Is the monogram the mark of a douchebag? No, let’s not use that word in this instance, lest we leach it of meaning. The shirt detail most identifiable as an element of the douchebag’s workday uniform is the white collar on a blue shirt. Let’s instead declare the monogrammed cuff an unfortunate signifer of social anxiety. ... A conspicuous monogram is classy only in the sense of business-classy, bespeaking time lost loitering at the SkyMall which invites the striver opportunities to attach his initials to golf bags and playing cards and coolers that convert into portable stools. The people most likely to be impressed by the embroidery are by definition allergic to the ideas that elegance is restraint and discretion the better part of not looking goofy.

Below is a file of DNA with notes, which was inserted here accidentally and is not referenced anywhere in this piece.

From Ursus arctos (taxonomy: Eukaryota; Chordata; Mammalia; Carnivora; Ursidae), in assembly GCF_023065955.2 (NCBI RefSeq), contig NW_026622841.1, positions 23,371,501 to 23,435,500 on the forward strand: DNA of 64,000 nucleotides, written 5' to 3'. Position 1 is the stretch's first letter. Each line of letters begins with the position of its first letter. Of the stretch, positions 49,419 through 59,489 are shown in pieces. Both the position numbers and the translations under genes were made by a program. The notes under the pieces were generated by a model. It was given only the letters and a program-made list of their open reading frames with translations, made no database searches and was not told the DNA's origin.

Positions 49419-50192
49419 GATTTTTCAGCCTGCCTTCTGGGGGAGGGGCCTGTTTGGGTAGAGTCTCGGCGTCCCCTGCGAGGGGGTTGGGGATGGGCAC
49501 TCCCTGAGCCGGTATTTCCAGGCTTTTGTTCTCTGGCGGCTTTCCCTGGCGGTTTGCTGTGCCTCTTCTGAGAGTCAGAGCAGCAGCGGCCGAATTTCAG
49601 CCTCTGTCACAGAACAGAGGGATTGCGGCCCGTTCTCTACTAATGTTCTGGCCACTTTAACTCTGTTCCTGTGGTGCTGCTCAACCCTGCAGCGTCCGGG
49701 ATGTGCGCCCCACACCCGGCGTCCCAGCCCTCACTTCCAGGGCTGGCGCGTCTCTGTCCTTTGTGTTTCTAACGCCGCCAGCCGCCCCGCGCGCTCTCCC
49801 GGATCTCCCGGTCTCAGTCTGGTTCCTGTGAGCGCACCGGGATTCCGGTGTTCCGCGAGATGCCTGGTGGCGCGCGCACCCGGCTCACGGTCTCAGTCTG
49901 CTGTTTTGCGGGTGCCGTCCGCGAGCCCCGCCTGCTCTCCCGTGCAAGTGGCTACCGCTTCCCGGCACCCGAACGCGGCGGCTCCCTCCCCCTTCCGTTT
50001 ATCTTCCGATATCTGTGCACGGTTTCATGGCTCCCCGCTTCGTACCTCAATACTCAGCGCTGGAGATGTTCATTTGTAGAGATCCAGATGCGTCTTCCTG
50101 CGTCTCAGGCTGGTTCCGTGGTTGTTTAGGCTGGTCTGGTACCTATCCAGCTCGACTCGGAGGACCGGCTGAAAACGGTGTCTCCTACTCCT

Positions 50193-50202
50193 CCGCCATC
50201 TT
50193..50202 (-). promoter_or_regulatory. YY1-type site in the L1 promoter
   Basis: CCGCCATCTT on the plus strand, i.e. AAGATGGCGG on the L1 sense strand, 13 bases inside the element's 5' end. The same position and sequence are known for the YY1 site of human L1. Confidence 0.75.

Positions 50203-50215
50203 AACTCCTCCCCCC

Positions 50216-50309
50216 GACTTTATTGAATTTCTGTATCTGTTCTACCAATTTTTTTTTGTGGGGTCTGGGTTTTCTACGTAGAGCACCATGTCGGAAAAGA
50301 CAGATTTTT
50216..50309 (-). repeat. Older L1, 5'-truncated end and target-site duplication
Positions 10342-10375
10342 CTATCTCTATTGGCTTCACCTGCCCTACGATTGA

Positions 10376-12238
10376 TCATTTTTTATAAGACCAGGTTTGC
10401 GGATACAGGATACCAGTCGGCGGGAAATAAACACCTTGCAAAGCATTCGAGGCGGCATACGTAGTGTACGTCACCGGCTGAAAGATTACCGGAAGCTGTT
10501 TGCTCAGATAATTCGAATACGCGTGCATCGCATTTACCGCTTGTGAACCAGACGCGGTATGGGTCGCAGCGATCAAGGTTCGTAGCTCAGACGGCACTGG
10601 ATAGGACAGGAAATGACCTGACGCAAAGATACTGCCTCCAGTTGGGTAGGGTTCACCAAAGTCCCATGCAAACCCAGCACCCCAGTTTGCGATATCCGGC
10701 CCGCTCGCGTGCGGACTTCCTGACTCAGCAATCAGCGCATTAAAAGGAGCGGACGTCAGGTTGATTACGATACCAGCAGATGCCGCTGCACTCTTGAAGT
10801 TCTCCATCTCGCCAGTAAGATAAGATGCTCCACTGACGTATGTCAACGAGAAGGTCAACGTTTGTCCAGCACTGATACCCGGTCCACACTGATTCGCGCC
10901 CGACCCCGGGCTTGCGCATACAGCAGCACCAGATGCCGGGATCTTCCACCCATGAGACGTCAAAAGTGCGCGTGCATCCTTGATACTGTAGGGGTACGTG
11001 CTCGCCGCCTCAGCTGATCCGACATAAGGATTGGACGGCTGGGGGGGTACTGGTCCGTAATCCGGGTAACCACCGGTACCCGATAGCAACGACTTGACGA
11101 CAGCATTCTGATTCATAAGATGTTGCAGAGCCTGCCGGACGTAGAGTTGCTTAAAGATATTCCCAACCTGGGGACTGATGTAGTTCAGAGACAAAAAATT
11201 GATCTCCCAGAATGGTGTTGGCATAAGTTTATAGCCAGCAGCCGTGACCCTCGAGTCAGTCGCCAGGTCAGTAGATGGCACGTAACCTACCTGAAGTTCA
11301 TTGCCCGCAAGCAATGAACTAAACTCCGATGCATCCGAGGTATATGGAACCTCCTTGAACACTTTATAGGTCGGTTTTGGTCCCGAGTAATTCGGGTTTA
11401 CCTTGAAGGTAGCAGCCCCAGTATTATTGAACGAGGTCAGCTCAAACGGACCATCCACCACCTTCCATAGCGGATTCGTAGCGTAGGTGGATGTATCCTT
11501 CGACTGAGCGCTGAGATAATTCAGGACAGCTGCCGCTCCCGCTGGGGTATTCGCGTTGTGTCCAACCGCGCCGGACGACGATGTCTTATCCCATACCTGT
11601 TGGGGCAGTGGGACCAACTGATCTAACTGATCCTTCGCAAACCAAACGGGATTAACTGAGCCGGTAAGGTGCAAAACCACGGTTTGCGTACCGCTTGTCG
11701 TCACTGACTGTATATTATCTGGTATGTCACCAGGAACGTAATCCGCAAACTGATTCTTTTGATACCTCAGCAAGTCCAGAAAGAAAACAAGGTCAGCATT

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Opening Bell: 4.13.16

JP Morgan tops estimates; Five big banks' living wills rejected; Mr. Met loves the Mets, despite being denied National League Championship ring; and more.

Opening Bell: 06.04.12